The fiscal-year-end orders came out today. It looks as if the Court staff was up very late dotting “i”s and crossing “t”s — the version of the order list up today even still has a notation at the top warning “DRAFT ONLY – NOT FOR PUBLIC DISTRIBUTION.”. This is a page linking to the opinions themselves.
The Court decided 18 cases with opinions today. (( There are other numbers floating around, but I’m breaking it down a little differently. )) That’s an indigestibly large number for me to summarize tonight without ruining my dinner. So I’ll focus on the other aspects of the order list.
The Court granted two motions for rehearing today, issuing a new opinion in one of them.
- Guitar Holding Co, L.P. v. Hudspeth County Underground Water Conservation District No. 1, No. 06â€‘0904. The Court withdrew its judgment of March 30th and issued a new judgment and a supplemental per curiam opinion.
Grant Thornton LLP v. Prospect High Income Fund, ML CBO IV (Cayman) Ltd., No. 06â€‘0975. The Court granted rehearing in this petition and added the cause to its oral argument docket in December.
In addition to Grant Thornton, the Court added six other cases to its argument calendar for the fall — it granted four petitions for review, set argument in one mandamus, and set argument in one habeas corpus. (( Seeing a habeas on the docket is standard fare in many appellate courts, but because the Texas Supreme Court handles only civil matters, it’s somewhat rare here. ))
- In re Gayle E. Coppock, No. 08â€‘0093, from the Fort Worth Court. This habeas corpus is set for argument on December 10, 2008.
Mann Frankfort Stein & Lipp Advisors, Inc. v. Brendan J. Fielding, No. 07â€‘0490, from the First Court of Appeals. This petition is set for argument on November 13, 2008.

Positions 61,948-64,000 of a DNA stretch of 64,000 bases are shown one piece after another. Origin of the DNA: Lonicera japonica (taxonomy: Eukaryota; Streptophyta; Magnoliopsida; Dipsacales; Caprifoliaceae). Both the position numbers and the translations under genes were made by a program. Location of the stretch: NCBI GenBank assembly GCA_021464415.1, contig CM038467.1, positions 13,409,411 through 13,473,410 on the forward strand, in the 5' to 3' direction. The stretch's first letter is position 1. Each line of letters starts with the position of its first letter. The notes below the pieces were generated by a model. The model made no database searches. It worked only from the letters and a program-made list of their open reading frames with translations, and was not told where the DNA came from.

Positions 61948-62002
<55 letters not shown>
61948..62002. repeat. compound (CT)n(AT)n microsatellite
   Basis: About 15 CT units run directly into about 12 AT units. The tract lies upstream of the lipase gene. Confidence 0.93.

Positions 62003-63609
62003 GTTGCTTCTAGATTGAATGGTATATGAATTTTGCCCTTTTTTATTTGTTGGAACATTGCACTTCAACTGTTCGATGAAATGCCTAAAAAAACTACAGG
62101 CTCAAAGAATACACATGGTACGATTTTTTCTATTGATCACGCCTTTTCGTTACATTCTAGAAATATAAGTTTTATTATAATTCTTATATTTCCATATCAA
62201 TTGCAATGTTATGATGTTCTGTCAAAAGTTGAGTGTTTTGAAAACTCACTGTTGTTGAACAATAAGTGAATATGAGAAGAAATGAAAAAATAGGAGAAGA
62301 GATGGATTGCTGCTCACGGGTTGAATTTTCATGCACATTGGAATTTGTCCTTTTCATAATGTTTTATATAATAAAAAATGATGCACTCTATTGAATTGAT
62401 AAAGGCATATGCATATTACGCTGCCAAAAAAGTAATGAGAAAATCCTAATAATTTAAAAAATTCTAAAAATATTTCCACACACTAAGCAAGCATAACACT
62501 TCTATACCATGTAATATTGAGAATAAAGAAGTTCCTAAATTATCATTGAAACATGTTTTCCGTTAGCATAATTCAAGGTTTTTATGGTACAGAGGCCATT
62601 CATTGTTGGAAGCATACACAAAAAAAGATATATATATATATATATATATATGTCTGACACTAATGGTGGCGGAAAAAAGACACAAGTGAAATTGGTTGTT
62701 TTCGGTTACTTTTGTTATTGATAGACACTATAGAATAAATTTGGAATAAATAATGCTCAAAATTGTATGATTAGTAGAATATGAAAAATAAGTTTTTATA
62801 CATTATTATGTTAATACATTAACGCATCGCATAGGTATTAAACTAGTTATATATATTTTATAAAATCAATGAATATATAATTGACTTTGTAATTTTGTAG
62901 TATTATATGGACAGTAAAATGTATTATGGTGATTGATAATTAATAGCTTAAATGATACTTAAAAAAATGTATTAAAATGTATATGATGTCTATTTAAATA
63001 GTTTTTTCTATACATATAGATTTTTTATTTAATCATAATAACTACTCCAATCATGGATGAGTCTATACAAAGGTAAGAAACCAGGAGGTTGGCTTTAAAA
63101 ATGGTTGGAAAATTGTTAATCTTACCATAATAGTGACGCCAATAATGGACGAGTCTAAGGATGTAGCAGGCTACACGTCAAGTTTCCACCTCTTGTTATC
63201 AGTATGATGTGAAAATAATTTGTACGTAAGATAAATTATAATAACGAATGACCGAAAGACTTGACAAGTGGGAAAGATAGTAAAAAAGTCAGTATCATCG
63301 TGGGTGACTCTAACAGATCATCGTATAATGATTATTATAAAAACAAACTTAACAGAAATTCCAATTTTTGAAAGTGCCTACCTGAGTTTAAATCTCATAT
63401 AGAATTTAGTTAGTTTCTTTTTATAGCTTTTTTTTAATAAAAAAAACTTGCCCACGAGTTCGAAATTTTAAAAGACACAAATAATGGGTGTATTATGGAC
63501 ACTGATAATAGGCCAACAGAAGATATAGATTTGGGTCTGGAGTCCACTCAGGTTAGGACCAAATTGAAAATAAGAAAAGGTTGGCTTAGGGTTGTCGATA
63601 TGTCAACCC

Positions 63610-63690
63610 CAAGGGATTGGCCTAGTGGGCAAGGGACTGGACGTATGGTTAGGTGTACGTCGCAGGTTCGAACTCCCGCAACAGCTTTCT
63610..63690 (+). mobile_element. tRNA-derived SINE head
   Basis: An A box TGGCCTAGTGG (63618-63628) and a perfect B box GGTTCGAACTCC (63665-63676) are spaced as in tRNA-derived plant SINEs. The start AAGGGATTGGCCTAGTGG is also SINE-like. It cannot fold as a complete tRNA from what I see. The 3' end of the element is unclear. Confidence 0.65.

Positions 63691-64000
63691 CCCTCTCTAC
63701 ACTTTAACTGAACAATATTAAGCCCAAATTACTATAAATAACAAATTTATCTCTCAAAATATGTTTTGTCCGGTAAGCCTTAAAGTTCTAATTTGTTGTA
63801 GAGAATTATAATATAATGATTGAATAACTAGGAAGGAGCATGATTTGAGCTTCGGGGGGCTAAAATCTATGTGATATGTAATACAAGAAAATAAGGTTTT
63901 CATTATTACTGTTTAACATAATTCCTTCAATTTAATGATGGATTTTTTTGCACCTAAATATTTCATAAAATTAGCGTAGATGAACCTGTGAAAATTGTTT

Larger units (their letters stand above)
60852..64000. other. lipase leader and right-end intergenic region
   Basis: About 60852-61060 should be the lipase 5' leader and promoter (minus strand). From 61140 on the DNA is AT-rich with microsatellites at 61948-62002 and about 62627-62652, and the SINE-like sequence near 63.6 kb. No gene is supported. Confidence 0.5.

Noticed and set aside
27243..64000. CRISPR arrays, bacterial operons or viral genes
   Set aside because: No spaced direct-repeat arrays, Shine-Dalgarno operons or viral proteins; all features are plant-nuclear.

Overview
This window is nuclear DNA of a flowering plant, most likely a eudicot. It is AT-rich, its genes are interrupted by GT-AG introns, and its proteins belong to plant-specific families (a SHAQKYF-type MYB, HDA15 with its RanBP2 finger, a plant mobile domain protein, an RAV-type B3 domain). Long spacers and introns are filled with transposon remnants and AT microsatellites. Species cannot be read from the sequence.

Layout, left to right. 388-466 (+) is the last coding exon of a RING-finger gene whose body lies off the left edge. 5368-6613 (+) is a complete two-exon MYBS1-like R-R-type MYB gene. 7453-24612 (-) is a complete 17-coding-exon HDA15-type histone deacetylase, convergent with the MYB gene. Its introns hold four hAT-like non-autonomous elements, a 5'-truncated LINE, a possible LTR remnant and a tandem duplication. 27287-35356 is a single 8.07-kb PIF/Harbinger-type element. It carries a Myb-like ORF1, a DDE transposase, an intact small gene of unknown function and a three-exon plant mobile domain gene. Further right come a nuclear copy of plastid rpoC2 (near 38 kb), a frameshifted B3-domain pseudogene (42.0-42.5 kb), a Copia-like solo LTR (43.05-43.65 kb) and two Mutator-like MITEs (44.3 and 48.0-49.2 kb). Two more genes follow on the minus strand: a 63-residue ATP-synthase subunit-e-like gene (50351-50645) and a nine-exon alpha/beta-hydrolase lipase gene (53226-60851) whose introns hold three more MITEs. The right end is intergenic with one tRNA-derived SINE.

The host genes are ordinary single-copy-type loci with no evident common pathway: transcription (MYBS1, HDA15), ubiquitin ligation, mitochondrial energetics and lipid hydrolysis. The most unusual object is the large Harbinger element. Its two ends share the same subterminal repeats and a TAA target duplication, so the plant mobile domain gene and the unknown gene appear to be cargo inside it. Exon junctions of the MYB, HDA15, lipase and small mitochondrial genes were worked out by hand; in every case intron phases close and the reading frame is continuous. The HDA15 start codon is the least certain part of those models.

Harrell v. State of Texas, No. 07â€‘0806, from the Amarillo Court. This petition is set for argument on November 13, 2008.
Akin, Gump, Strauss, Hauer & Feld L.L.P. v. National Development & Research Corp., No. 07â€‘0818, from the Dallas Court. This petition is set for argument on December 9, 2008.
In re J.O.A., et al., No. 08â€‘0379, from the Amarillo Court. This petition is set for argument on October 14, 2008.
In re United Services Automobile Association, No. 07â€‘0871, from the San Antonio Court. This mandamus petition is set for argument on December 9, 2008.
The order list also indicates that the Court’s October 16, 2008 sitting is at Southern Methodist University School of Law in Dallas. (The previous two days, the Court will hear arguments in Austin.)
The Court also assigned argument dates to the other cases in which it had granted review over the past few months, including setting a new argument date for the rehearing in Entergy Gulf States v. Summers, No. 05â€‘0272. The argument is among those that will be held at SMU.
I’ve counted 18 cases decided. The Court’s public information officer counts 20. A simple count of the cases listed on the opinions page shows 22. The underlying order list shows 23 cases with at least one opinion issued. What accounts for these differences?
In addition to the 18 that I counted:
The Court issued a per curiam clarifying that its denial of review in In re G.B., No. 08â€‘0380, did not suggest any particular view about the constitutionality of Texas Family Code § 263.405(i). That hardly seems like an opinion on the merits to me.